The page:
You Need to Eat

Jesus passed through the grainfields on the Sabbath. His disciples were hungry and began to pick and eat some heads of grain. But when the Pharisees saw it, they said to Him, “Look, Your disciples are doing what is not lawful to do on the Sabbath!”

He said to them, “Haven’t you read what David did when he and those who were with him were hungry—how he entered the house of God, and they ate the sacred bread, which is not lawful for him or for those with him to eat, but only for the priests? Or haven’t you read in the Law that on Sabbath days the priests in the temple violate the Sabbath and are innocent? But I tell you that something greater than the temple is here! If you had known what this means: I desire mercy and not sacrifice, you would not have condemned the innocent. For the Son of Man is Lord of the Sabbath.” (Matthew 12:1-8)

God doesn’t love rules. He loves people. And some rules really are made to be broken. God told his people to keep the Sabbath. And he told his priests what all their duties were. So sometimes the priests violated God’s Sabbath and never felt guilty about it. They sometimes had to offer sacrifices on the Sabbath. And sometimes they had to perform circumcisions on the eighth day after a birth, even if that eighth day was the Sabbath.

So Jesus told his critics that they had forgotten the whole purpose of the Sabbath, which was simply that people needed time off. The need to satisfy hunger took precedence over the minutia of the law. Just as David and his men, fleeing from Saul for their lives, needed food for their journey and took what they could find, so the disciples were doing nothing wrong by eating a few grains of wheat from a field as they walked along. The prohibition of “working on the Sabbath” could not be allowed to prevent people from doing what needed to be done.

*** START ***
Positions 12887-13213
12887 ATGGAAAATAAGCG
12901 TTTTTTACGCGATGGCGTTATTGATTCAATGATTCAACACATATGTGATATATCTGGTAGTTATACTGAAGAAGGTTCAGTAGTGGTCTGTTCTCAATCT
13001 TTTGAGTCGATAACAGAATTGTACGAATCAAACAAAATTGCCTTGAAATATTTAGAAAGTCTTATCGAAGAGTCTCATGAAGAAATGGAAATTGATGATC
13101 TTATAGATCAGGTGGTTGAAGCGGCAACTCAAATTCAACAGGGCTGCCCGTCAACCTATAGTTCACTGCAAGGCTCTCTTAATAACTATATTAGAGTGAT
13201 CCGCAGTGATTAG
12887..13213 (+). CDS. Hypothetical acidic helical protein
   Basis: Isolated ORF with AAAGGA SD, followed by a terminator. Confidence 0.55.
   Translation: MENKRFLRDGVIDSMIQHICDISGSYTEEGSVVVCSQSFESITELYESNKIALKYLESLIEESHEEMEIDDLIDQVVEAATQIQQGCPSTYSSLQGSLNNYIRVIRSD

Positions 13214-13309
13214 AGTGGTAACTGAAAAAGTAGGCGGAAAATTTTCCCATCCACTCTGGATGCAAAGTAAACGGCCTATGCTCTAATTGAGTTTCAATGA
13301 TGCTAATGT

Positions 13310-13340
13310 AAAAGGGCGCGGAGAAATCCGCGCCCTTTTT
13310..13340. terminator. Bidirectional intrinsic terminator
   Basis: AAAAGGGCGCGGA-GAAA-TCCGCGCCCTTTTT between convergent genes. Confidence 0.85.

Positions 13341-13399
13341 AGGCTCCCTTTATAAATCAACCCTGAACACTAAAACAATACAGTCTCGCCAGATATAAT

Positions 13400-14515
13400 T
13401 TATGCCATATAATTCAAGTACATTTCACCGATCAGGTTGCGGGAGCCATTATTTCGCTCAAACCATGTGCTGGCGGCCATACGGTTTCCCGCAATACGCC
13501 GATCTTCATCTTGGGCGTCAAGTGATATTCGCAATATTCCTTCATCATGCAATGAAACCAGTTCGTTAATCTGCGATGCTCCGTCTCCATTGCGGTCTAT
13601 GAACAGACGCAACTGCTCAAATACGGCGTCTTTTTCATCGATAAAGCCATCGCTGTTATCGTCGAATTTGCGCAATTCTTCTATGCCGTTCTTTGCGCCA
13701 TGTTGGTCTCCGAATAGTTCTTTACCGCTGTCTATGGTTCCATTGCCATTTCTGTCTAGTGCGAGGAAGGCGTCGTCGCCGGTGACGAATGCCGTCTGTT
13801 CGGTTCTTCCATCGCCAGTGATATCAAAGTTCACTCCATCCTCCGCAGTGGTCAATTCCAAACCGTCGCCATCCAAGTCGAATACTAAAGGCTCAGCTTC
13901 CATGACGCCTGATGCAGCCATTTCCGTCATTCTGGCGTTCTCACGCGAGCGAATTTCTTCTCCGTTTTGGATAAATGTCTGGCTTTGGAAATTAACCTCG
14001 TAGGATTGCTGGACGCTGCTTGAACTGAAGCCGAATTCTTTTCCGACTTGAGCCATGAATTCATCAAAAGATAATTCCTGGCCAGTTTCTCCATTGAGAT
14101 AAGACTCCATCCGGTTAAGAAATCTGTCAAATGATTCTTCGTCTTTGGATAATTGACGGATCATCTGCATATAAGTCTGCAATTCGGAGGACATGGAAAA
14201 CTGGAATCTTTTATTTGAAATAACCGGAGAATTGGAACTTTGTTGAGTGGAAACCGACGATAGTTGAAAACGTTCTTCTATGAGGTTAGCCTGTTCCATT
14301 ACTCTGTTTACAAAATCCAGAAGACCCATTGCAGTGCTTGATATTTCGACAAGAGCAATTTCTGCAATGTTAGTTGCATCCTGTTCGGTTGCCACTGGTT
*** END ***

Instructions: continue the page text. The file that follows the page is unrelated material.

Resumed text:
Jesus claimed to be the Lord of the Sabbath. What does that mean? His use of the term “Lord” didn’t just mean that he was the boss. When Jews said the word “Lord” they meant “God.” Jesus told his critics that he was God and since he approved of what the disciples were doing, the discussion was over.

The rules aren’t supposed to get in the way of us doing what’s right.

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About R.P. Nettelhorst

I'm married with three daughters. I live in southern California and I'm a deacon at Quartz Hill Community Church. I spent a couple of summers while I was in college working on a kibbutz in Israel. In 2004, I was a volunteer with the Ansari X-Prize at the winning launches of SpaceShipOne. Member of Society of Biblical Literature, American Academy of Religion, and The Authors Guild
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